Letter 1, Issue 8.1
Treating OSA Patients Right: Commentary on Identifying the Appropriate Therapeutic Position of an Oral Appliance by Sheats et al. (2020)
Dillon A. Hambrook, PhD1; Shouresh Charkhandeh, DDS1; John E. Remmers, MD1,2
1Zephyr Sleep Technologies, Calgary, Canada; 2University of Calgary, Calgary, Canada
We anticipated that the consensus report on identifying a therapeutic position of an oral appliance (OA) would offer leadership and vision in standardizing treatment protocols based on existing evidence. Unfortunately, the report is a disappointing departure from the stated mission of the AADSM.
Sheats and colleagues1 define the appropriate therapeutic position as one that improves “signs, symptoms, or objective indices of sleep-related breathing disorders.” This is deeply troubling. When monitoring obstructive sleep apnea (OSA), signs or symptom reports are not equivalent to objective indices of respiratory status. Snoring is a poor indicator for the resolution OSA because: snoring is only moderately correlated to respiratory indices 2 and reports of snoring are unreliable3. Questionnaires screen for sleep apnea, but no validated questionnaires that track improvement in OSA exist. Therefore, they should not be relied upon as the sole guidance for OA titration. Equivocating signs and symptoms with objective measures of OSA in determining the therapeutic position of an oral appliance is a regressive repudiation of evidence-based decision making.
Sheats and colleagues assert that, “no definition of treatment success exists, … OAT providers should … individualize treatment goals for each patient.” This assertion is incorrect for OSA patients. The task force cites many studies that used the common definitions for OAT success: reduction in AHI/REI to less than 5hr-1 or 10hr-1, with or without a 50% reduction in AHI/REI. Setting aside debates about which definition of success is most useful or whether a single index can adequately characterize a complex condition like OSA,4 definitions of success exist, are widely used, and are helpful in managing OSA treatment.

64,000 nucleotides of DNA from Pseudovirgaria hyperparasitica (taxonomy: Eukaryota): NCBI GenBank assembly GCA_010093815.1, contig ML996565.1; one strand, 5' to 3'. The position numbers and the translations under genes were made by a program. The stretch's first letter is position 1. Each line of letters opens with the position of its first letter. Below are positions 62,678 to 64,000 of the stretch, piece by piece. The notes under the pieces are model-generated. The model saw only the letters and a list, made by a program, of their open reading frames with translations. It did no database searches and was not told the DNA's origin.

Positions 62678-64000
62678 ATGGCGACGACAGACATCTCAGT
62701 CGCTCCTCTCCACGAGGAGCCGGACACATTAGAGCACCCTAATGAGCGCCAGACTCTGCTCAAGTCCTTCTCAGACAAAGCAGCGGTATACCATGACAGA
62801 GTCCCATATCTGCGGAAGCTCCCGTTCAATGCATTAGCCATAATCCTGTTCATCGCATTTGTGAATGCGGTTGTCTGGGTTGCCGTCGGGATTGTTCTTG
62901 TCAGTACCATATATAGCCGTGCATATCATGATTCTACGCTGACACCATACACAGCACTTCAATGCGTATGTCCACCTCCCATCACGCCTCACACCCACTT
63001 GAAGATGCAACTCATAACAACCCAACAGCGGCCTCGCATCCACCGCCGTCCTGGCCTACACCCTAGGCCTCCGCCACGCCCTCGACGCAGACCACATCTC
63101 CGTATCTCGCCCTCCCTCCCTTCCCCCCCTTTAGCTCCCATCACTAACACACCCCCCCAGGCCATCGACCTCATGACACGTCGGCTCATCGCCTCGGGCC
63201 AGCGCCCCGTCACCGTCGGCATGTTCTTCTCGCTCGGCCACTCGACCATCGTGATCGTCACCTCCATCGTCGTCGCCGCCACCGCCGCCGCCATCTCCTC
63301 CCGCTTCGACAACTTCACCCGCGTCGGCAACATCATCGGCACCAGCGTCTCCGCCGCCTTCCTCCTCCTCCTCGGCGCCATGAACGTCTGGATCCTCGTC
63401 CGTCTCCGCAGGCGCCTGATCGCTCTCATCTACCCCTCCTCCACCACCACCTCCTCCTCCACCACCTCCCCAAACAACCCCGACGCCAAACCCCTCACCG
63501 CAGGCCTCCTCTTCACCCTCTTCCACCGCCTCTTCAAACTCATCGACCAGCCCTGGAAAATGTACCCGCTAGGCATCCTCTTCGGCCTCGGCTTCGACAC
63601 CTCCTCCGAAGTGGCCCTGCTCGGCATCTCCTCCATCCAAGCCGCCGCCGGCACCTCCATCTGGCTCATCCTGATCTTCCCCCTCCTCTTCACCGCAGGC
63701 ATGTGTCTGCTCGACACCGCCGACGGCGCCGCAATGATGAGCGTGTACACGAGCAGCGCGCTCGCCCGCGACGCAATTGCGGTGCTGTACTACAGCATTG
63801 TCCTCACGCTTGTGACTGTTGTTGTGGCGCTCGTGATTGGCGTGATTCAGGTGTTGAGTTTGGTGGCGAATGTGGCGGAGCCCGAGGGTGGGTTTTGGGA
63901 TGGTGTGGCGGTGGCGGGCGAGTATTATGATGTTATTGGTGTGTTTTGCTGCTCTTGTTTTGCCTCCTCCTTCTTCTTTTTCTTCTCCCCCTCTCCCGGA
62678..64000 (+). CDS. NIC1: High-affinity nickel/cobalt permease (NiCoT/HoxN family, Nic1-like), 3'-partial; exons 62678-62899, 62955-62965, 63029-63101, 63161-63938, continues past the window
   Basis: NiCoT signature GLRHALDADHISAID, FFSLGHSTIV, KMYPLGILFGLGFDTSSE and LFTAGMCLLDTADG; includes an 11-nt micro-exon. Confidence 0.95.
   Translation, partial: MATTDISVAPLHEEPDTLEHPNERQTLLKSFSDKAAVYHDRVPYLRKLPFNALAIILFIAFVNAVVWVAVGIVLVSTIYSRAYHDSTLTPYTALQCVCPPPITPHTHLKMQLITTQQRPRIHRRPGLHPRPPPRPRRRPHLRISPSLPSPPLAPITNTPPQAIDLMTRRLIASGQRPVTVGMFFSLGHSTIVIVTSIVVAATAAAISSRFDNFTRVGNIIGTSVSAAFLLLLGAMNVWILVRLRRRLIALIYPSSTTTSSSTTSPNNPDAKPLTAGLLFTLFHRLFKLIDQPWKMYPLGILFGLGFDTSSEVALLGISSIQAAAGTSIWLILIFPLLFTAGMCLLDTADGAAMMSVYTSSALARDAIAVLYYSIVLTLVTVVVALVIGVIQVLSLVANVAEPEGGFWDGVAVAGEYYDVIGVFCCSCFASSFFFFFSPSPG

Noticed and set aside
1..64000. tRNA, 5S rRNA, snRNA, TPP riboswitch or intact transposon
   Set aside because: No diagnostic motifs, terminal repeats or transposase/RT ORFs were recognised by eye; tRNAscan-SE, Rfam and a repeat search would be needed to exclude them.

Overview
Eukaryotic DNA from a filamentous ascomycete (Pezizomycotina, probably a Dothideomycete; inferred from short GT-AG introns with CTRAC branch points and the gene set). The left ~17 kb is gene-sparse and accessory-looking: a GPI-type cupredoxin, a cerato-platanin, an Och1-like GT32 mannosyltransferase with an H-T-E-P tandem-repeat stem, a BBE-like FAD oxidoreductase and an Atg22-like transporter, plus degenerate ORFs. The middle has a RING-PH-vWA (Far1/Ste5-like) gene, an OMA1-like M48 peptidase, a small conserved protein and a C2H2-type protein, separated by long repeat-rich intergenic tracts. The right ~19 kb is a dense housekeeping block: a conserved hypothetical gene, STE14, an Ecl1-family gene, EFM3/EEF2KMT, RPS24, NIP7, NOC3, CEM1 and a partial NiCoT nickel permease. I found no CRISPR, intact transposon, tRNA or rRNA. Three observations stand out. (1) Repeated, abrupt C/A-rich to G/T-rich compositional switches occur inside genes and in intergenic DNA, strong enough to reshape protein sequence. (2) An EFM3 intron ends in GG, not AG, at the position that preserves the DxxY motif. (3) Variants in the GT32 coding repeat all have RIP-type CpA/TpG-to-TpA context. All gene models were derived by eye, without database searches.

Including respiratory indices in defining treatment success enhances treatment effectiveness. Several studies1 compared using signs and symptoms alone with using objective respiratory indices (pulse oximetry or polysomnogram (PSG)) to direct OA titration. Using objective respiratory measures substantially more patients were able to reach a satisfactory treatment outcome1. Titration protocols that employ objective measurement of respiratory parameters should be recommended over titration by signs and symptoms alone. Therefore, oral appliance titration should be performed during attended PSGs, by serial HST, or by validated, objective automatic home titration systems5. Endorsing treatment protocols based on signs and symptoms alone does a disservice to OSA patients.
Hambrook DA, Charkhandeh S, Remmers JE. Treating OSA Patients Right: Commentary on Identifying the Appropriate Therapeutic Position of an Oral Appliance by Sheats et al. (2020). J Dent Sleep Med. 2021;8(1).
- Sheats R, Essick G, Grosdidier J, et al. Identifying the appropriate therapeutic position of an oral appliance. J Dent Sleep Med. 2020;7(4).
- Maimon N, Hanly PJ. Does snoring intensity correlate with the severity of obstructive sleep apnea? J Clin Sleep Med. 2010;6(5):475-478.
- Fischer R, Kuehnel TS, Vielsmeier V, Haubner F, Mueller S, Rohrmeier C. Snoring: is a reliable assessment possible? Eur Arch Oto-Rhino-Laryngology. 2020;277(4):1227-1233.
- Pevernagie DA, Gnidovec-Strazisar B, Grote L, et al. On the rise and fall of the apnea−hypopnea index: A historical review and critical appraisal. J Sleep Res. 2020;29(4):1-20.
- Remmers JE, Topor Z, Grosse J, et al. A feedback-controlled mandibular positioner identifies individuals with sleep apnea who will respond to oral appliance therapy. J Clin Sleep Med. 2017;13(7):871-880.
SUBMISSION & CORRESPONDENCE INFORMATION
Submitted for publication November 16, 2020
Accepted for publication December 16, 2020
Address correspondence to: Dr. John Remmers, Chief Medical Officer, Zephyr Sleep Technologies Inc., #102, 701 64 Ave SE, Calgary, AB, Canada; Email: firstname.lastname@example.org